Category Archives: Cancer

Celebrities With Lung Cancer: Survivors and Non-Survivors

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Lung cancer is the second most common cancer worldwide after skin cancer. According to the Worldwide Cancer Research Fund, it contributed about 1 in 8 (13%) of new cancer cases diagnosed in 2012 (excluding skin cancer). What causes lung cancer? Well, a vast majority of lung cancer cases — 8 out of 10 or 86% — is caused by cigarette smoking; this figure includes a very small percentage who get cancer through second hand smoke or passive smoking.

Celebrities With Lung Cancer. Wondering about who among your favorite celebrities are living with lung cancer (or succumbed to the disease)? Well, here’s a list:

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Celebrities or Famous People Who Had Ovaries Removed to Prevent Cancer

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Celebrity Ovarian Cancer Surgery Prevention. Aside from our favorite actress Angelina Jolie, here are other famous people who had their ovaries surgically removed as a measure to prevent cancer. Here’s what the celebrities are saying about why they elected to undergo oophorectomy or the surgical procedure to remove the ovaries:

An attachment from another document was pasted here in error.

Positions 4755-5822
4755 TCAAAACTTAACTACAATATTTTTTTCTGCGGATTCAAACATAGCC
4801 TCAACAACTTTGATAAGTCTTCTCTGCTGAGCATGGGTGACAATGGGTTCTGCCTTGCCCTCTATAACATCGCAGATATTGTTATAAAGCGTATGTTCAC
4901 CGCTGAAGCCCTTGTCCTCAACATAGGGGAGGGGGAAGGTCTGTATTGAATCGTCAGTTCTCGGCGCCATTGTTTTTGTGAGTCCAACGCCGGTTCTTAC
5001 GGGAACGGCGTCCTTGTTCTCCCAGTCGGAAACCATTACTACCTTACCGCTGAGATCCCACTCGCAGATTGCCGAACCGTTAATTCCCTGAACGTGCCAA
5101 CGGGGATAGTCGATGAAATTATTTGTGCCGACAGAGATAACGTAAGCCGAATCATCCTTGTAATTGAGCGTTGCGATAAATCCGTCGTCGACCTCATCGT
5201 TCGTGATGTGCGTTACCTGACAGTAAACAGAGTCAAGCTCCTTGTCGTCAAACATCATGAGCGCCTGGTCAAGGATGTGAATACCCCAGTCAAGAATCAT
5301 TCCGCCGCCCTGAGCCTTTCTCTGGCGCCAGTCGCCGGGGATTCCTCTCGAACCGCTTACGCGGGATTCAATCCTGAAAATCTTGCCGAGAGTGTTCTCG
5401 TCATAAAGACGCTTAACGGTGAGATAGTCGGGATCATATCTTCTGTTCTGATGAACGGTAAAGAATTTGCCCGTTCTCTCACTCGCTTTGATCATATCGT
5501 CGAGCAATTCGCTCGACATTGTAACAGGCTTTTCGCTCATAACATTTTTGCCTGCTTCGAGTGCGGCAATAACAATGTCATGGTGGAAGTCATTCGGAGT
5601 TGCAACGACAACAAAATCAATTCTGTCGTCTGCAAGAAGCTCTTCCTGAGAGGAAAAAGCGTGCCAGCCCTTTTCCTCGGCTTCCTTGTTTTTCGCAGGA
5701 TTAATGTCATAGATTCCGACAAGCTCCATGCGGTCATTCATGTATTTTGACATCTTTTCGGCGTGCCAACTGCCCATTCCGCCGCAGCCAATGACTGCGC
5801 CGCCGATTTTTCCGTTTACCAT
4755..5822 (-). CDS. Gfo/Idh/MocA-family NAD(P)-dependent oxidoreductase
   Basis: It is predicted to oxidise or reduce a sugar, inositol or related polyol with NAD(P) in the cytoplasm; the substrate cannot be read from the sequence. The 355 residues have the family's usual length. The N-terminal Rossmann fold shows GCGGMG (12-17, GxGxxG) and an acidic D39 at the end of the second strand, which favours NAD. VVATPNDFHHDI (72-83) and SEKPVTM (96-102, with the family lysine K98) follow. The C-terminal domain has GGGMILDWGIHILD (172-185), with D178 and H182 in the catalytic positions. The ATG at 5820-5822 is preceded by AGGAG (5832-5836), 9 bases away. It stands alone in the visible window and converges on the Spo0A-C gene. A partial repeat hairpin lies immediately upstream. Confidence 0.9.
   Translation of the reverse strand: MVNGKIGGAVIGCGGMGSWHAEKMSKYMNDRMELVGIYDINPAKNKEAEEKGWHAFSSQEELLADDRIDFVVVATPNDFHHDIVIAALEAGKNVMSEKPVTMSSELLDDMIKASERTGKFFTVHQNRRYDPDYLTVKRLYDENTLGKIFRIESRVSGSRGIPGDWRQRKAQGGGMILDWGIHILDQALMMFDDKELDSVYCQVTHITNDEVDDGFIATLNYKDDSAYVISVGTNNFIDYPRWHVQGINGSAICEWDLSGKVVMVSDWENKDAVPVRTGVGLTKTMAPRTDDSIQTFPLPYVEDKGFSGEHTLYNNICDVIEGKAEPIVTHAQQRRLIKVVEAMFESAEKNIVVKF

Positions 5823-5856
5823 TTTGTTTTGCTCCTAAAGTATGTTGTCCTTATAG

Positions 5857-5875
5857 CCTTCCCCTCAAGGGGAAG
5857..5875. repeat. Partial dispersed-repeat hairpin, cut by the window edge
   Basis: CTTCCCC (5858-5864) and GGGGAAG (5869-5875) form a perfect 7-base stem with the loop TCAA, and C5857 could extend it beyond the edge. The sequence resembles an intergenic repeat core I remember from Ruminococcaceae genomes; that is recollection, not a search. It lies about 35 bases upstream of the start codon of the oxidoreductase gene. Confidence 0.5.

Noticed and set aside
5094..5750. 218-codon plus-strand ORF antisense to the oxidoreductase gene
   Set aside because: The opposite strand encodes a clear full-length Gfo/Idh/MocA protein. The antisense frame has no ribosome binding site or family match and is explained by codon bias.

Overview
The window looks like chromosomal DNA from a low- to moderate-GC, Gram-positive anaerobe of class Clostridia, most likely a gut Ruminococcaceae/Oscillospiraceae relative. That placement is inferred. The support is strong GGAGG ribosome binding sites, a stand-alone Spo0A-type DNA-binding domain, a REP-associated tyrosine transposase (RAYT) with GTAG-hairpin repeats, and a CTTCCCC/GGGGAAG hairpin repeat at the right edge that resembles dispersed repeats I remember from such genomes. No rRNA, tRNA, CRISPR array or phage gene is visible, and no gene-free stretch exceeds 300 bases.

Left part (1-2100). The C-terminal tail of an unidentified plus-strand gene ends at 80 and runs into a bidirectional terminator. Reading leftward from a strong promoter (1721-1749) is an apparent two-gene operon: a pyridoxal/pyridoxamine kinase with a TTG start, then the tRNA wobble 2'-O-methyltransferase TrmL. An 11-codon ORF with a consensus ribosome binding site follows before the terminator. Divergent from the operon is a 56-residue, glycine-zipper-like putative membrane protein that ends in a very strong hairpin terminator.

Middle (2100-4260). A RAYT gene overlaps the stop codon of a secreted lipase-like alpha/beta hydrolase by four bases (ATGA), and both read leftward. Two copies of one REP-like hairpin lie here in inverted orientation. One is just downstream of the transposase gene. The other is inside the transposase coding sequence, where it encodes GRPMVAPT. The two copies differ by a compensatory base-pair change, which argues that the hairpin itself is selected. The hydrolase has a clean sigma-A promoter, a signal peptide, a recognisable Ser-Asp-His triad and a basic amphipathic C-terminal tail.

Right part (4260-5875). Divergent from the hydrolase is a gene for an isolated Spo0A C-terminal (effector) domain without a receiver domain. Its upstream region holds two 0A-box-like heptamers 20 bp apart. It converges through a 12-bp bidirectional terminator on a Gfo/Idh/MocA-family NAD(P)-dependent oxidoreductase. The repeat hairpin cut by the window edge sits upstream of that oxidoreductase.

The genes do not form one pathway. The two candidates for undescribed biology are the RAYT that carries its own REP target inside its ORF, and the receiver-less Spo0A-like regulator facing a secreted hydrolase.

1. Barbara Walters (via hollywoodlife.com): “My sister passed away from ovarian cancer and I had my ovaries removed. It’s not like having the breasts because people don’t see it. But it’s a decision you have to make — it’s preventative. What I think with Angelina Jolie — she’s such a sex symbol and we associate sex with breasts. And the fact that she did this and has retained her beauty and her sexuality. I think it was brave of her, she did it for her own health, but it was so brave to write about it. A women’s sexuality is not tied up with her breasts.

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Celebrities With Bowel Cancer – Ben Richards

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Do you know that the rate of bowel cancer among men has risen by nearly 30% in the past 35 years? According to the Bobby Moore Fund for Cancer Research UK, the incidence of bowel cancer among men “have climbed from 45 cases per 100,000 men in 1975-77 to 58 cases in 2008-10, an overall rise of 29 per cent”. Among females, the rate went up by a slight 6% margin from 35 per 100,000 women to 37 per 100,000 during the same period.

How common is the disease? It is more common than you think. In England, it is the second most common type of cancer among women (after breast cancer) and the third most common type of cancer among men (after prostate and lung cancer).

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